Some small pipes had been been stolen by vandals but these were covered by insurance and BROACH was promised that if the hall was used for concerts the organ would be properly restored. On a Sunday in March 1977 musicians and public gathered in the church to hear the organ and other instruments played, in what everyone thought would be the first of many concerts.

The acoustics were perfect. Felix Aprahamium, writing on behalf of the Alexandra Palace Arts Society, stated:

'We know the sound of music in this building and assure you unhesitatingly that its acoustic ambience is ideal for concerts. --- The windows will need sound-proofing against noise from outside.'

Mr Keith Rose, ARIBA examined the building and reported:

'A relatively long reverberation time is always desirable for classical music and the results obtained in this survey confirm the statements by musicians who have tested the church that it is ideal for classical concerts.'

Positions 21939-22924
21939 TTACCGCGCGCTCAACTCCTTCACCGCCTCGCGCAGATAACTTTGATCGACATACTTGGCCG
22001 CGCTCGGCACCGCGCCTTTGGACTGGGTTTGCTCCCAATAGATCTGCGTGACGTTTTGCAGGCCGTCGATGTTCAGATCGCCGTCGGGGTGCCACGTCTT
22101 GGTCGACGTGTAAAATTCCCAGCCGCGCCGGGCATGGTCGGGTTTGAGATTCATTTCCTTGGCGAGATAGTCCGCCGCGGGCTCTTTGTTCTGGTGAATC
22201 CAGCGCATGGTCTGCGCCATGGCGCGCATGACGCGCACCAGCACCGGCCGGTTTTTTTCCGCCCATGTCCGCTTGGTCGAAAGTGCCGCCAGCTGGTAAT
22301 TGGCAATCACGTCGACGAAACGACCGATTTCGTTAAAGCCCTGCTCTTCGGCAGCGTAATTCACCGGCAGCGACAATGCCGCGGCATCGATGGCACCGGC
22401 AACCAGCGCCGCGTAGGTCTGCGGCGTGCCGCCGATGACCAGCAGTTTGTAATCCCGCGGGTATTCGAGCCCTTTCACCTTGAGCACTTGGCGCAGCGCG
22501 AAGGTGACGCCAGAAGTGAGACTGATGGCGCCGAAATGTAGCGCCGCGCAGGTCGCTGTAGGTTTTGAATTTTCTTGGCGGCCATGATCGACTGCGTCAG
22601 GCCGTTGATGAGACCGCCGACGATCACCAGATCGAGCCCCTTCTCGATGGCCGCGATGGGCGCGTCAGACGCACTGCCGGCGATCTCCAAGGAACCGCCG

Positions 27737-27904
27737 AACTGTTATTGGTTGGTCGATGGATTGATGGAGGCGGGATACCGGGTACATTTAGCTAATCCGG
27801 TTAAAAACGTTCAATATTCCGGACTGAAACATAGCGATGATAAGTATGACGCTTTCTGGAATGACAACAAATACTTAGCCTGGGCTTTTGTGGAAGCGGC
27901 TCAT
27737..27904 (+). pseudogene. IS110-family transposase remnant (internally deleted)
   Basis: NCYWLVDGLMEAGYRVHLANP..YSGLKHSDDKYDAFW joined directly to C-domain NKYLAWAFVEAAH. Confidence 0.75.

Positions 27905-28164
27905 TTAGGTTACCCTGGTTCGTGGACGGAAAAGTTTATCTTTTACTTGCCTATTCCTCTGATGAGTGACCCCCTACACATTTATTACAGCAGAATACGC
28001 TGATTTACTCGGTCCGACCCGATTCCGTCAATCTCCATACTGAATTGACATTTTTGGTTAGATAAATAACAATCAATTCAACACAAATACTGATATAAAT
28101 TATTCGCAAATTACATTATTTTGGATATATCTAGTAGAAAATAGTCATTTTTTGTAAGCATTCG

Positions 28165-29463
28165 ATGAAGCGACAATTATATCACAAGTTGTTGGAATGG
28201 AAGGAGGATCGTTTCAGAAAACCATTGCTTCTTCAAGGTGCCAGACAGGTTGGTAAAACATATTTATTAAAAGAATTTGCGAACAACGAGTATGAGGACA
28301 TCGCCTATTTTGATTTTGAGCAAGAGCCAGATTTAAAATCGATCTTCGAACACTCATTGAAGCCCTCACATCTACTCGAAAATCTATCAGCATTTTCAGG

He considered that all windows should be triple glazed and the balcony used as a meeting or assembly area, with a glazed screen to the auditorium to reduce noise from the street.

Clearly the Church was an ideal size for chamber concerts, jazz concerts, piano and organ recitals, with an audience of 500 on the main floor. Hall design is a very sensitive art and this one was particularly successful as it created an intimate atmosphere in comfortable surroundings for quite a large audience. There were plenty of exits which needed only minor alterations to conform to the Fire Regulations. The building could also be used as a recording studio, with the equipment and controls.

Sketch of the proposed conversion of the church with the
balcony glazed in as a separate circulation space.

Andrew Golland, ARIBA, 1976.


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